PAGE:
A Moorish Sandalwood & Brass Inlaid Table of Octagonal Form on a Folding Base

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Origin: Moorish
Period: Twentieth Century
Provenance: Unknown
Date: c.1930
Height: 17 inches
Diameter (Top): 16 inches

A mahogany occasional table, of octagonal form, the top profusely inlaid with brass in an intertwining sprouting vine design, the borders and central geometric star medallion outlined with boxwood, above sides each inlaid with brass diamonds and similar vine designs, with sandalwood banding, above architectural legs. The sides are all hinged, and while the top is permanently affixed with recent brackets (which could be easily unscrewed), we believe the table may have been originally constructed so as to be portable, with the frame folding flat, and the top to be accompanied separately.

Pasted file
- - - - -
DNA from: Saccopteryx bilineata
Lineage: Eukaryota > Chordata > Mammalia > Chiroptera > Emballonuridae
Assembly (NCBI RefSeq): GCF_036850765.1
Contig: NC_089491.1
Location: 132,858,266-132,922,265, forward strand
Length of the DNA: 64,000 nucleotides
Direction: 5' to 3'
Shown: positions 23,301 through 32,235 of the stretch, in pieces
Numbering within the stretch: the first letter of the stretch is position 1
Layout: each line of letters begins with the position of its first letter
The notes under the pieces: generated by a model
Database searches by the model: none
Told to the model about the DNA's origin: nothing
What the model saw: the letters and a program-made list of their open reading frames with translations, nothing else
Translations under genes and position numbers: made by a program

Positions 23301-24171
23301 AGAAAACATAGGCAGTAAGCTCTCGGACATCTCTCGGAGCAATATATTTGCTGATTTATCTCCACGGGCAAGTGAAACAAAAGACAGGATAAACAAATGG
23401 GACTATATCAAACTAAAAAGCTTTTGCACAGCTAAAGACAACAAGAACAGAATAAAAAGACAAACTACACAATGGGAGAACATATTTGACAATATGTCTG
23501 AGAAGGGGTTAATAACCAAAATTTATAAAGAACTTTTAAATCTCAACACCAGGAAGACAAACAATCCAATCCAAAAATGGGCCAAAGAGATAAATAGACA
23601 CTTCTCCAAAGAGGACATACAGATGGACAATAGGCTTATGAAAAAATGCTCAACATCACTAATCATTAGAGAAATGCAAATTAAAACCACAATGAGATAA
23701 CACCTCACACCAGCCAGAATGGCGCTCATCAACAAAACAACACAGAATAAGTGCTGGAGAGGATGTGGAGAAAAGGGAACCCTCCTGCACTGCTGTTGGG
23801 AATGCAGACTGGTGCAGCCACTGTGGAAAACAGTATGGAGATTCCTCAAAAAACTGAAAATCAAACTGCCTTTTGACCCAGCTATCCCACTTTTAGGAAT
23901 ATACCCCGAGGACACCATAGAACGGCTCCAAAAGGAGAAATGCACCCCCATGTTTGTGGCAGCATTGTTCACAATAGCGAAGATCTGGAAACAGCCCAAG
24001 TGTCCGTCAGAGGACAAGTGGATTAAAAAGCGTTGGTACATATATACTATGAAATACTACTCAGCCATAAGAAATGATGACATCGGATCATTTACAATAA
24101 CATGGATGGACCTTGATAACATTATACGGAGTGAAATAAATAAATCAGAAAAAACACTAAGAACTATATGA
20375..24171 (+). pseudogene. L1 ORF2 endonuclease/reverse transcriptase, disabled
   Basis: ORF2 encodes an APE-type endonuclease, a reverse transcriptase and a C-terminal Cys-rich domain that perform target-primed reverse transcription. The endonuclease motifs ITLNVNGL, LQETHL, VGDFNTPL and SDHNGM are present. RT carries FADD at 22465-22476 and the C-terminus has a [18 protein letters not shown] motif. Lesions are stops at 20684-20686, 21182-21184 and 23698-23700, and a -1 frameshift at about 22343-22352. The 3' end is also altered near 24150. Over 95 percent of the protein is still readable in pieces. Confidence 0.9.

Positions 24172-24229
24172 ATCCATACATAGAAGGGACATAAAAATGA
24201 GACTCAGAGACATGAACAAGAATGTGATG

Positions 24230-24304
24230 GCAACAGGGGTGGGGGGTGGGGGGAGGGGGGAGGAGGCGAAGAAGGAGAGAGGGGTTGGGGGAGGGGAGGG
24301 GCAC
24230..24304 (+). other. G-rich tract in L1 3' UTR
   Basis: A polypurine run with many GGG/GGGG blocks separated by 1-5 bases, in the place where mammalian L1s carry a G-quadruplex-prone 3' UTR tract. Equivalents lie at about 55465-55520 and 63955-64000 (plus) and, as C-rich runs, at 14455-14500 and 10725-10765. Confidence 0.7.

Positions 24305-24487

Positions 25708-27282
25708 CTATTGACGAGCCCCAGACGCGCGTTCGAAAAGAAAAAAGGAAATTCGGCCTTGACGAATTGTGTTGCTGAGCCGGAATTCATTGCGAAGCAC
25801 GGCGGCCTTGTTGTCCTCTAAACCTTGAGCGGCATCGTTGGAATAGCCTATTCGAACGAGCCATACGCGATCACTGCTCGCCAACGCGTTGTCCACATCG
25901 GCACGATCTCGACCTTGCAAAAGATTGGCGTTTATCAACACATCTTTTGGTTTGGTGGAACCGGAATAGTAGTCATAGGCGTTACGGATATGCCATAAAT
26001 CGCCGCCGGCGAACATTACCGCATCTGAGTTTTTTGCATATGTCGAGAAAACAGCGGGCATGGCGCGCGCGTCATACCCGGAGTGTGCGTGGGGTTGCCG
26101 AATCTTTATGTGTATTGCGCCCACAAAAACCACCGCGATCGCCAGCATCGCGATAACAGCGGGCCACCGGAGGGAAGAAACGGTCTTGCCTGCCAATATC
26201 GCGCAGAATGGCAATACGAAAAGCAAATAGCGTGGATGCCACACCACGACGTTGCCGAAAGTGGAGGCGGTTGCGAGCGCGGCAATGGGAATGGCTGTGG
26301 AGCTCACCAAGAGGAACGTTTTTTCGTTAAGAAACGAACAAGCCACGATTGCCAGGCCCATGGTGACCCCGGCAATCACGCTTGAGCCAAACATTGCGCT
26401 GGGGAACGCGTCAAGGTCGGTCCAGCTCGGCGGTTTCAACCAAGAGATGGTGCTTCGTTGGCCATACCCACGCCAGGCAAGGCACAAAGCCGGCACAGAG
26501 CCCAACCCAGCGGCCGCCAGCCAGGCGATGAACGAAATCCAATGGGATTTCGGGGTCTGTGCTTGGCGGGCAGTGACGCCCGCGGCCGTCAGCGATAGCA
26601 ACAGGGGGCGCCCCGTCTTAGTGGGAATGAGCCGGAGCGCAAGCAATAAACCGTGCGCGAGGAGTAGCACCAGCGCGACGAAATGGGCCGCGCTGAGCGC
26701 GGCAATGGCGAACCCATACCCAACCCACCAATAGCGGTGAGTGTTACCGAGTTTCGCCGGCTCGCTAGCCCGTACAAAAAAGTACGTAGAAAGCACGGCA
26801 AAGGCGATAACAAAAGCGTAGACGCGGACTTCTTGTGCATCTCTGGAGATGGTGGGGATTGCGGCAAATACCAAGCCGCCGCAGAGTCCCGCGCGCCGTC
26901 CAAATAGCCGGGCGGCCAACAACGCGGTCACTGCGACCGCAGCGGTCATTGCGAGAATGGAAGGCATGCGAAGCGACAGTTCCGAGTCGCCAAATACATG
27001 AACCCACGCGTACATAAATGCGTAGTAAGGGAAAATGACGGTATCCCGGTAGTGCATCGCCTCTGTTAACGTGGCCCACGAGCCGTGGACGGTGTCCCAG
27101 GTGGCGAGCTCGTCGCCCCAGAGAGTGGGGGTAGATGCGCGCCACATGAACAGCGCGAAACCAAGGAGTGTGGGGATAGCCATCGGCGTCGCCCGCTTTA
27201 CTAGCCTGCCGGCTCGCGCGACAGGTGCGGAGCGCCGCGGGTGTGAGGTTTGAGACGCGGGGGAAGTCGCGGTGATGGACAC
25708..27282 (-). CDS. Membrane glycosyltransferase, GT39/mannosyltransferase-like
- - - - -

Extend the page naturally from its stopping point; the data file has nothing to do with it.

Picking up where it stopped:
The table has a wonderful feel and is in very good condition, there is no loss to any of the inlay, and the intricately inlaid brass has a bright, rich colour. A fine example.


'Moorish' is a term first coined in the nineteenth century to describe Islamic North Africans, typically Arabs and Berbers, and while the term now has little ethnographic use, it is used to describe the Islamic influence on art and architecture found in North Africa, southern Spain, and Portugal. Typical elements of Middle Eastern design seen in this table include the arabesque star, the almost calligraphic brass inlay, and the architectural style sides.

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